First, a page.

When I reached Chemnitz, I almost kissed the floor. I didn’t of course because the floors there are rancid. But you understand the idiom… it took me a few minutes to reach the other exchange students, and when I did there was a small tear in my eye from happiness.
Everyone already about me when I got there because of the mass scurry to locate me. At least I wasn't the last person that arrived, and I didn’t miss dinner!
While on the tram to our hotel I made acquaintances with many exchange students – ironically most were American and Canadian! My room partner was an American as well – a girl from Wisconsin. There really wasn’t time enough on Friday to befriend her, because we were all ravaging. Due to the amounts of stress from the train, eating and drinking had been neglected.
The food was delicious on Friday night! I can never tell if food really tastes good, or if I am just so hungry that it seems like a haven. We went to a Greek restaurant, and even though I have no idea what I ate, it was really good. I was sandwiched between Tricia (Canada) and Clara (Germany) and we exchanged stories and jokes galore.
The moment my head hit the pillow, I was gone. I was just so grateful to be rid of the trains for at least one more day!
My alarm clock rang way to early on Saturday morning – either that or my bed was way too comfortable. I stumbled out of bed and into the shower (it’s a wonder that I didn’t shower with my clothes on!). Once the whole group had once again reformed, we made our way to breakfast (yummy yummy!).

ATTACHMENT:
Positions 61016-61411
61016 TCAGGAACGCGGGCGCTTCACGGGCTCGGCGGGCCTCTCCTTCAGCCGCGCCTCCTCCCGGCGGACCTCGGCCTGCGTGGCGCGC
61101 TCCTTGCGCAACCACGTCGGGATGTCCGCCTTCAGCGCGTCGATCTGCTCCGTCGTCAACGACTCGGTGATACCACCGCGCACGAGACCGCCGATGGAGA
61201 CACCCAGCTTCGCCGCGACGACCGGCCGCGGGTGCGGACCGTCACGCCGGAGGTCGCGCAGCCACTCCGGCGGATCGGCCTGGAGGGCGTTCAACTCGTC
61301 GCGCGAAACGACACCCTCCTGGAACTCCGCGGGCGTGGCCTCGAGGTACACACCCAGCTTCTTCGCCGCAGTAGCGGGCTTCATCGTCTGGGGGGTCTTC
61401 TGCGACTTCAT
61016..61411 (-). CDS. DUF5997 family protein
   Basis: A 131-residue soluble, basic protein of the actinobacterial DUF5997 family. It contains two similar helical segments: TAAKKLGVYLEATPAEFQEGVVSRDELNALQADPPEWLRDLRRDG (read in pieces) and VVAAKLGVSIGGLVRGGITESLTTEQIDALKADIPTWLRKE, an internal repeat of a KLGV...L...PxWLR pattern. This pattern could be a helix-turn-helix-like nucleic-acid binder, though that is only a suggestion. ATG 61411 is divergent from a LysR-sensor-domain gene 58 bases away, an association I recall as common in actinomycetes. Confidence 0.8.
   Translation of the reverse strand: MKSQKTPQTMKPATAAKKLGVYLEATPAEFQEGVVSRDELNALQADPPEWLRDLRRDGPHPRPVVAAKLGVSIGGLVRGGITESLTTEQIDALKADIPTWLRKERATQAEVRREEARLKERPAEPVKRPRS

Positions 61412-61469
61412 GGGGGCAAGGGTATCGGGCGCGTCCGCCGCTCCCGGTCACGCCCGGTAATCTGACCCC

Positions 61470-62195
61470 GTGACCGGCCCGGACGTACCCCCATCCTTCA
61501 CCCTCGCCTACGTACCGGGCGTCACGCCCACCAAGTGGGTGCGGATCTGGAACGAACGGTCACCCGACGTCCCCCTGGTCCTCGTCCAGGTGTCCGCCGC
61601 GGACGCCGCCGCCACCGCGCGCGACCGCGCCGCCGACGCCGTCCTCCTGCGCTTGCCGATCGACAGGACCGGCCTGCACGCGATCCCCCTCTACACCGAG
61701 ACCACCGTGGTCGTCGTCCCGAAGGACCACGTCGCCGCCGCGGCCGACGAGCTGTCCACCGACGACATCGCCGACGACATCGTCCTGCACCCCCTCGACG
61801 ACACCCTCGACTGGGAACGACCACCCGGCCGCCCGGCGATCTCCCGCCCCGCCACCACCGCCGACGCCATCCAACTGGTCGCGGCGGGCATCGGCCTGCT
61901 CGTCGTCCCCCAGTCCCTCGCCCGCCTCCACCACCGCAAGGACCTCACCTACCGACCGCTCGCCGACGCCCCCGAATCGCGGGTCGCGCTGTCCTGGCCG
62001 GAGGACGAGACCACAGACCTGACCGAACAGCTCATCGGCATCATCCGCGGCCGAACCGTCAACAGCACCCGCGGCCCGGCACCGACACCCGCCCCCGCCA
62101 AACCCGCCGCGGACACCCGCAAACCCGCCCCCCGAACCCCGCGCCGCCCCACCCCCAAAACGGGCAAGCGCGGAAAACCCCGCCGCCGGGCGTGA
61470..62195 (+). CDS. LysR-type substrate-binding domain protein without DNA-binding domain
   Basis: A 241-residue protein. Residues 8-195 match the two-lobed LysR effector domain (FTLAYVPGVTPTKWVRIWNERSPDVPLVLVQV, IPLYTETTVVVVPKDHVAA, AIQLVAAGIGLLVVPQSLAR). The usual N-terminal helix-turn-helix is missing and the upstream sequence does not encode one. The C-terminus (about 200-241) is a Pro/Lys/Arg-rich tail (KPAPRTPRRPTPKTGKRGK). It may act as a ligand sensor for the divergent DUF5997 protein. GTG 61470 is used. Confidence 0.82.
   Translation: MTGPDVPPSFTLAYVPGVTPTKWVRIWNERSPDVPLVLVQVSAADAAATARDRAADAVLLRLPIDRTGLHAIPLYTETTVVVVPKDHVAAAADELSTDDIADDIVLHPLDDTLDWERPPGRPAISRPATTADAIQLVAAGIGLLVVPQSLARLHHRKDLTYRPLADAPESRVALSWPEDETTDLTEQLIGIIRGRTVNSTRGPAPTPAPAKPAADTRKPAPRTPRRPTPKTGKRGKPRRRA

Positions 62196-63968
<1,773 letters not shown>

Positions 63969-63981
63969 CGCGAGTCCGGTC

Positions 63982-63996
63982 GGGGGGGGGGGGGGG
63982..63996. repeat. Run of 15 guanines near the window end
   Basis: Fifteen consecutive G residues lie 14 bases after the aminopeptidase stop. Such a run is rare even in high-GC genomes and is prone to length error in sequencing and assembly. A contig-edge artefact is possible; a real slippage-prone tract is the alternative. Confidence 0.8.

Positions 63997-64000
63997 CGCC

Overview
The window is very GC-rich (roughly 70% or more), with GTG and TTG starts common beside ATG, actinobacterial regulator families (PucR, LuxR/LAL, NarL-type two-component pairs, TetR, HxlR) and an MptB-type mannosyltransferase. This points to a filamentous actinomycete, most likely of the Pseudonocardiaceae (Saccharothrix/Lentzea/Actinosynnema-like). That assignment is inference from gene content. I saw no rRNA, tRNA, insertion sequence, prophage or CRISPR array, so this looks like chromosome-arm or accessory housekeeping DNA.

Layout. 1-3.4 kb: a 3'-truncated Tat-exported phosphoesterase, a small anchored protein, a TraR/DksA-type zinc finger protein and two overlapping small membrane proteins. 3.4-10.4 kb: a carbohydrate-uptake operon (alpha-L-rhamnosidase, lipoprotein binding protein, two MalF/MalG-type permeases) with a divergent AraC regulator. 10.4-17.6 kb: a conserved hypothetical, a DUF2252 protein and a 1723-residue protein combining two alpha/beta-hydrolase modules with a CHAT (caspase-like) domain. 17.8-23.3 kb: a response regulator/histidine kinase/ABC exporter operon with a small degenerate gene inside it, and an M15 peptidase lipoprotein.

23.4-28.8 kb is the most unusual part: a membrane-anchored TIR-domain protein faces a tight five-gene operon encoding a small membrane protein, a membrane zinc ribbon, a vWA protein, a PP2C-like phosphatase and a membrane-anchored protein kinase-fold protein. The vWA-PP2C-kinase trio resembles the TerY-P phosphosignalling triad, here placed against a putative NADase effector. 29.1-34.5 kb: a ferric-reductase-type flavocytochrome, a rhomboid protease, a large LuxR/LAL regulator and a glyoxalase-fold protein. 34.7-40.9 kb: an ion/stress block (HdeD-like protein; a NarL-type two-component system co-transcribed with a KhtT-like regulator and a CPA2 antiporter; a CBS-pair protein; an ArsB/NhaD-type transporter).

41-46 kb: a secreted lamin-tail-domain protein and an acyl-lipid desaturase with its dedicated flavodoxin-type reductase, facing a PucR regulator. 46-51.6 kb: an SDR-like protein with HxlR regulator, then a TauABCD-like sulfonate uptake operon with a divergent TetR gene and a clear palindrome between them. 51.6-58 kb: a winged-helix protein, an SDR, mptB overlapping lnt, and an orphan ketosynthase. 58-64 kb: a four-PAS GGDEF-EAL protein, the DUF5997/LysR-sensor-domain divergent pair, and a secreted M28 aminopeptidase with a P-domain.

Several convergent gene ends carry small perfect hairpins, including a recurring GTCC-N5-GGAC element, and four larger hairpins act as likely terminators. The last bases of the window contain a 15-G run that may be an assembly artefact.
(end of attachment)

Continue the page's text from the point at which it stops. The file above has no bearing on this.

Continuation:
Saturday was the quintessential exchange day – we were a mass group of tourists with cameras glued to our faces. It was a constant game of “get in as many pictures as possible”, and I think I did very well.
Saturday, September 24, 2011, marks the day that the “Wolf Pack” was established. This elite group will be famous for the many years to come! Currently members include: Juan (Venezuela), Ethan (Taiwan), Tricia (Canada), Claudia (Ohio), and yours truly. We had brutal and bloody battles with the beasts scattered in Chemnitz, and even though it was sketchy at times – we all survived the ordeal. ß Translation: We were in the group to the nature museum!
By the time lunch rolled around everyone greedily scarfed down their wiener (the food not the body part). We had a wonderful view of a wedding and even stole a few pictures with the bride.
Apparently being beautiful is against the law in Germany because when I walked into the torture chamber museum I was instantly arrested! I guess it wasn’t really a museum…: P
The point of this weekend was orientation, so after walking for about five hours we got to relax a bit on the train. Again I met my moral enemy, but this time it was actually enjoyable. This was probably because the responsibility and stress lay on someone else’s shoulders!